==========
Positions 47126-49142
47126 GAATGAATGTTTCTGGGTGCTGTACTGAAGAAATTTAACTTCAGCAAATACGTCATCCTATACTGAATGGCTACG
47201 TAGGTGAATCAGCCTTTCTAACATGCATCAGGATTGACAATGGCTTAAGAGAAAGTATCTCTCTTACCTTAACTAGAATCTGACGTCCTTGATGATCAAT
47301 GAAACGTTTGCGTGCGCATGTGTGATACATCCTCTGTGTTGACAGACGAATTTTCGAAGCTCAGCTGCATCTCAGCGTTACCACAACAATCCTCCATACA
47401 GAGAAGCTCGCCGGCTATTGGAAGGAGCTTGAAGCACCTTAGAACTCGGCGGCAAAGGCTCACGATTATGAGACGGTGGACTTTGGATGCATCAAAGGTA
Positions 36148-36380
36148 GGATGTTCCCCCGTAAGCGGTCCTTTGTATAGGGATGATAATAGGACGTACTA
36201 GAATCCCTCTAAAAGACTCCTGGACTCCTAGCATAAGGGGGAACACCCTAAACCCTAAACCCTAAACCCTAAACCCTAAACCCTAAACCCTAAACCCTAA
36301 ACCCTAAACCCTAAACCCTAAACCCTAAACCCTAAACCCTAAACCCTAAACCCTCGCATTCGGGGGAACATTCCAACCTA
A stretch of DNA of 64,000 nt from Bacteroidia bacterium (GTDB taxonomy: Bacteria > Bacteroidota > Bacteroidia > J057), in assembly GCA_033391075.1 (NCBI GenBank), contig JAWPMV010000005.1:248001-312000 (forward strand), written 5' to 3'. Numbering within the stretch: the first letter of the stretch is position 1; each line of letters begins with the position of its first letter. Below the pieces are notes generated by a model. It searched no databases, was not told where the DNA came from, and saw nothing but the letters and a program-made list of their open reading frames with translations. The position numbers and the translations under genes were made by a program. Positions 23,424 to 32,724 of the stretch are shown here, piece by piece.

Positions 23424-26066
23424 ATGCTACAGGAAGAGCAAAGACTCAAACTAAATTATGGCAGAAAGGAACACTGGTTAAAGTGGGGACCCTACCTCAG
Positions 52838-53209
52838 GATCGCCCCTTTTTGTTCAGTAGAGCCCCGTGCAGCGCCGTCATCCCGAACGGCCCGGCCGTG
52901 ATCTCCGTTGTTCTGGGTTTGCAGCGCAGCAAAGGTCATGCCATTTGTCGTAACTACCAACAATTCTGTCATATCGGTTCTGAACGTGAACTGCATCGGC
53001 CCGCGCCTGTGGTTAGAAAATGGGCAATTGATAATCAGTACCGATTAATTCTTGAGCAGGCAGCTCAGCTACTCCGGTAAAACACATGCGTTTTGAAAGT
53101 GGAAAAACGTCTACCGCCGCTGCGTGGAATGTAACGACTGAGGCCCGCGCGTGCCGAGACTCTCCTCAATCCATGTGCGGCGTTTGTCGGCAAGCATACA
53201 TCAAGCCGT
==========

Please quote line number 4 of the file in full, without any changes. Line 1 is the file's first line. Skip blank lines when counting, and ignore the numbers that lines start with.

47301 GAAACGTTTGCGTGCGCATGTGTGATACATCCTCTGTGTTGACAGACGAATTTTCGAAGCTCAGCTGCATCTCAGCGTTACCACAACAATCCTCCATACA